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Improving Hypertension Control in the Inner City

This study has been completed.
Information provided by:
National Heart, Lung, and Blood Institute (NHLBI) Identifier:
First received: May 25, 2000
Last updated: June 23, 2005
Last verified: October 2002

To conduct a community based education program using existing resources to improve hypertension control in the inner city through multiple interventions.

Cardiovascular Diseases
Heart Diseases

Study Type: Observational

Resource links provided by NLM:

Further study details as provided by National Heart, Lung, and Blood Institute (NHLBI):

Study Start Date: September 1993
Estimated Study Completion Date: August 1998
Detailed Description:


The study was in response to a demonstration and education initiative, "Improving Hypertensive Care for Inner City Minorities", which was reviewed and approved by the Clinical Applications and Prevention Advisory Committee in April 1992 and by the National Heart, Lung, and Blood Advisory Council in May 1992. The Request for Applications was released in October 1992.


The program consisted of a community wide education program, an intensive intervention directed toward individuals with hypertension, and an intervention for health care providers. The program was developed by a coalition of community organizations. In the community wide educational intervention, a baseline household survey was used to identify barriers to hypertension control in the community. This information was used in planning the intervention strategies, targeting the educational efforts, and developing the educational messages. Existing community organizations (churches, local media, neighborhood organizations, etc) were used to implement educational efforts over a three year period. Program success was evaluated by comparing findings on a follow-up household survey with those at baseline. Level of blood pressure control was the primary outcome measure. For the intensive educational program for hypertensives, the investigators developed a hypertension registry of individuals with high blood pressure who were identified from a number of community sources. All individuals on the registry receive educational material through the mail. Individuals with uncontrolled hypertension were randomized to receive the usual mailed educational materials or a more intensive personalized 12 month intervention using lay health advisors.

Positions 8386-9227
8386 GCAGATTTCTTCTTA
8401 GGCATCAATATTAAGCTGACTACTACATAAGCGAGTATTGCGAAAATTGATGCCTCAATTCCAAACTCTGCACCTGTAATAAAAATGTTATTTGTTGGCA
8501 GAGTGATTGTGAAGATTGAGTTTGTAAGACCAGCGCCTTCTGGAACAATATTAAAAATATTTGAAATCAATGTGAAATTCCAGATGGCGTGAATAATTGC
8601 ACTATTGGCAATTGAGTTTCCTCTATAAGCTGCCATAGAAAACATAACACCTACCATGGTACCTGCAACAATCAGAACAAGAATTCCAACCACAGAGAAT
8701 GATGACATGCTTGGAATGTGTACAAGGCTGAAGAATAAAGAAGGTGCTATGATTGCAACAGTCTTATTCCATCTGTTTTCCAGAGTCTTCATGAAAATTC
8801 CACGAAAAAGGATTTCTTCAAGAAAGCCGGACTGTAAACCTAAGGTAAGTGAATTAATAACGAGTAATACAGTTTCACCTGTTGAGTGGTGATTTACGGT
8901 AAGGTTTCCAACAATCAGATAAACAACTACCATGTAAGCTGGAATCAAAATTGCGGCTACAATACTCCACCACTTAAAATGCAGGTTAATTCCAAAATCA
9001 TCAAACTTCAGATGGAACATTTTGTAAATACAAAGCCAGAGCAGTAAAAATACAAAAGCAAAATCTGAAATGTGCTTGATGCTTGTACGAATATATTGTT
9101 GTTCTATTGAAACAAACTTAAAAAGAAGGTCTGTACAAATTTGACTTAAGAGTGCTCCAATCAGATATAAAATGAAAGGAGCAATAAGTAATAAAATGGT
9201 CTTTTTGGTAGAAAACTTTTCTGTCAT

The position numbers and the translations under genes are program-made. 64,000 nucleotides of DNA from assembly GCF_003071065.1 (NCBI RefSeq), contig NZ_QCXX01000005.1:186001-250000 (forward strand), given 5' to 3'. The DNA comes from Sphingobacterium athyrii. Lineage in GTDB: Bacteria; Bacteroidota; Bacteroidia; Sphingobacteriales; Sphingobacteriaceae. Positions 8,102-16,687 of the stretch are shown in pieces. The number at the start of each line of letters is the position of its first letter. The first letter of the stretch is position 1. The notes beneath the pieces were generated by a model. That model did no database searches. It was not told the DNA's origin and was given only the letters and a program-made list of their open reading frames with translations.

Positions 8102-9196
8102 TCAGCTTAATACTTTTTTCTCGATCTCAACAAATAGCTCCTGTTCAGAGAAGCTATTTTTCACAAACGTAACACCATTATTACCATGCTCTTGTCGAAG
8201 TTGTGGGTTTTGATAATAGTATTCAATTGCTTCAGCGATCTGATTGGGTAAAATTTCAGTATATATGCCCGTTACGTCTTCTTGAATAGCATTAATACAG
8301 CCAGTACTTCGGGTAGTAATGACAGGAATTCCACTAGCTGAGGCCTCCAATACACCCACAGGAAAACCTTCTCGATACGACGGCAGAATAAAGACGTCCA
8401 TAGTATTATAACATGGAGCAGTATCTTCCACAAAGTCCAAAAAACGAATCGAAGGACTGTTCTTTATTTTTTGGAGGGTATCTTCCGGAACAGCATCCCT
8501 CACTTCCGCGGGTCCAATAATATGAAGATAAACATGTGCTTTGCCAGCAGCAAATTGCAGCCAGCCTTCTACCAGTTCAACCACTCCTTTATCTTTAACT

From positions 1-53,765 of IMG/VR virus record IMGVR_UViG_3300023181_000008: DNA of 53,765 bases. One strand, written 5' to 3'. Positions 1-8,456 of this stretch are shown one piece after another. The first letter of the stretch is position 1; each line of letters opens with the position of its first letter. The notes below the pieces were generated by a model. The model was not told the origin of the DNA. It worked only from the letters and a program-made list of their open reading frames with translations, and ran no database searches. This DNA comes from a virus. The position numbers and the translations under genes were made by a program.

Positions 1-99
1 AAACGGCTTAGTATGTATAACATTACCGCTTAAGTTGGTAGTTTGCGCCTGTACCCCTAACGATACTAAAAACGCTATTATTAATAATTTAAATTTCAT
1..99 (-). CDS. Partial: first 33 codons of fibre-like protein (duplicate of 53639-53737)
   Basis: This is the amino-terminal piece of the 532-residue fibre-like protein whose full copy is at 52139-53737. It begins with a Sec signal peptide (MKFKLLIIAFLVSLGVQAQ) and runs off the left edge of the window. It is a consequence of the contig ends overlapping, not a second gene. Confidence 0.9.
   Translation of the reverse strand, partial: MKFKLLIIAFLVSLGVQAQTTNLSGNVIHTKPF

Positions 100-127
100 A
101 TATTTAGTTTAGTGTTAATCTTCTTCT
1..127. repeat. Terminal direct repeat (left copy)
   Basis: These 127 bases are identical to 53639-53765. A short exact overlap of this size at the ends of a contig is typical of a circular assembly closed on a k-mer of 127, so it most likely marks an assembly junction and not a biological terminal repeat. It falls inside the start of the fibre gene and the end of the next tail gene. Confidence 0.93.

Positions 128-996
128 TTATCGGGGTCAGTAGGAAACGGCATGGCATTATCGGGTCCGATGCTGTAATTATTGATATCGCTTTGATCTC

In the evaluation, the investigators compared blood pressure control morbidity and mortality between these two intervention arms of the registry. The innovative educational approach to health care providers utilized the existing community-based Area Health Education Center (AHEC) network to communicate community-determined hypertension control needs and community-determined hypertension control strategies to health care providers and students. The research was designed to elucidate community factors in the inner city that dictated strategies necessary for success in a variety inner city environments. Specifically, the investigators examined the effect of community size and level of community stress (as indicated by poverty, crime, etc.) on program development and outcome. To do this, they implemented the program in one city-wide community (Milwaukee) and in three well defined, homogeneous inner city neighborhoods of Chicago which had differing levels of community stress indicators. They evaluated the effect of size and community stress levels on the program strategies and successes.


Genders Eligible for Study:   Male
Accepts Healthy Volunteers:   No

No eligibility criteria

  Contacts and Locations
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Please refer to this study by its identifier: NCT00005699

Sponsors and Collaborators
Investigator: Jane Kotchen Medical College of Wisconsin